We need to ask ourselves: are we a nation that would reject someone who is telling us the truth because some might see her as the farmer’s daughter, producing dissonance among her betters with her backwoods accent? What does it say about our ear for the truth, that it can be affected by such considerations? Are we sure it is Sarah Palin who needs to change, here – and not, well, us?
In asking these questions, I don’t mean to imply that there cannot be valid reasons to criticize or have reservations about Palin. She is a politician; we are voters. We have every right to demand proof and performance from those who court us. But as guardians of our own liberty, and our political future, we should take seriously the obligation to demand proof of, and performance in, the things that matter. It is past time to be looking for a political coalition that can take down the progressivist juggernaut building against us – and it may well be past the time to insist on particular cadences and rhetorical styles in our political leaders, as evidence of their merit for leadership.
I’ve found it interesting that Palin’s allusion, in her speech, to the Biblical heroine Esther has not gotten more play. The line “If I die, I die” comes from Esther’s statement of resolve before going to petition Persian King Xerxes, on behalf of her people, the Jews, whom Xerxes had been maneuvered by a court official into sentencing to death. (See Esther 4:15-16.) An evangelical Christian like Sarah Palin would undoubtedly have in mind Esther’s resolve, which was bolstered by her faith in God, in using this phrase.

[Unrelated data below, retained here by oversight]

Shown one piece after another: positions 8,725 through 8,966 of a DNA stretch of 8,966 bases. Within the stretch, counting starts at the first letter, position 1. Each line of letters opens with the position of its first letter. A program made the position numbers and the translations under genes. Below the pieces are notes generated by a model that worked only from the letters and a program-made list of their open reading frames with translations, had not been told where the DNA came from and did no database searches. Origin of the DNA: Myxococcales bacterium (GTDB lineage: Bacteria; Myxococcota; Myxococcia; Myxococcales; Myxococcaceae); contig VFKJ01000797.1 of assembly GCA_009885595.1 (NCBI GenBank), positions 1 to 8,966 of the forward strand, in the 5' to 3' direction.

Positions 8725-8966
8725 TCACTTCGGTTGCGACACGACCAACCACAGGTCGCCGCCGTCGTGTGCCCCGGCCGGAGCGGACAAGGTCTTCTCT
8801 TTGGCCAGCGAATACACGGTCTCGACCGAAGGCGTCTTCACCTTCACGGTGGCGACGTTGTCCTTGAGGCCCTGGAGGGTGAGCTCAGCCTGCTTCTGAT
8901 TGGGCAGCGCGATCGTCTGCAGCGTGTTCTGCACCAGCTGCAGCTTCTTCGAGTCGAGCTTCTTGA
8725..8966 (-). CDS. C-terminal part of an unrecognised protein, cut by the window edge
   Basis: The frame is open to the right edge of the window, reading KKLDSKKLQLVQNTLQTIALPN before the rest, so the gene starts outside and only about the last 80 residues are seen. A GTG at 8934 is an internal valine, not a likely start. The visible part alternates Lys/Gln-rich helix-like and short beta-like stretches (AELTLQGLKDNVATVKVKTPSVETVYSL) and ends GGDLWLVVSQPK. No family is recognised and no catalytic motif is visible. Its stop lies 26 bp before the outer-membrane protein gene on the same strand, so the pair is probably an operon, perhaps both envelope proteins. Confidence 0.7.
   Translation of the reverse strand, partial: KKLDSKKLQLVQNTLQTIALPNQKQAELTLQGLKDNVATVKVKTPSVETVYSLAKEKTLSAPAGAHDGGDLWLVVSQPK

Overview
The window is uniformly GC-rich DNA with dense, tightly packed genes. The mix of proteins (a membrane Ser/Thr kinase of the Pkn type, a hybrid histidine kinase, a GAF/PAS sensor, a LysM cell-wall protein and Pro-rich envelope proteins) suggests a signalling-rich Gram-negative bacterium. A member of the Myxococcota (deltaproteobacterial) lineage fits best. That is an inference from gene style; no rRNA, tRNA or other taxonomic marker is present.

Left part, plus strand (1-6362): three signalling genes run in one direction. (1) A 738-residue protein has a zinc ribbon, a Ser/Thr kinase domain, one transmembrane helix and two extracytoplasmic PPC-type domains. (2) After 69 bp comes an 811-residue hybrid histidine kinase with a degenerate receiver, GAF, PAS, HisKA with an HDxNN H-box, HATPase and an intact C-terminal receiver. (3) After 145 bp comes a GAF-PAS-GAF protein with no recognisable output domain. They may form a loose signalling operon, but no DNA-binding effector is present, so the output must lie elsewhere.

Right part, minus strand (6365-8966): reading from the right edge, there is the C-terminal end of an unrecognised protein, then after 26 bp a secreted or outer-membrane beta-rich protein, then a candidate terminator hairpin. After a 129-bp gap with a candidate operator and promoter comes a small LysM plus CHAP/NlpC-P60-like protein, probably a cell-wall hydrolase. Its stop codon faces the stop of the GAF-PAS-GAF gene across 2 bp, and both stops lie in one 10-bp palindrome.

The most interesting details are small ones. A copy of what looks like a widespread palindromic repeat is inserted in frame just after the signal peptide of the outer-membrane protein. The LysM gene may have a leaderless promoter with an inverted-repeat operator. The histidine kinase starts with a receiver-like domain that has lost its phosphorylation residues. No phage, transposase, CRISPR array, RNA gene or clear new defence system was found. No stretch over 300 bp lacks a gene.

And Esther’s story had a characteristic in common with that of another Bible heroine: Deborah, one of the Judges of ancient Israel, who led Israel in battle against the soldiers of the Canaanite king Jabin (Judges 4-5). In each woman’s tale, the element appears of a requirement for the people to rise up and do their part. Before she goes to beg an audience with Xerxes – a petition which itself may cost her her life – Esther tells her uncle Mordecai: “Go, gather together all the Jews who are in Susa, and fast for me. Do not eat or drink for three days, night or day. I and my maids will fast as you do. When this is done, I will go to the king, even though it is against the law. And if I perish, I perish.” (Esther 4:16, all citations NIV)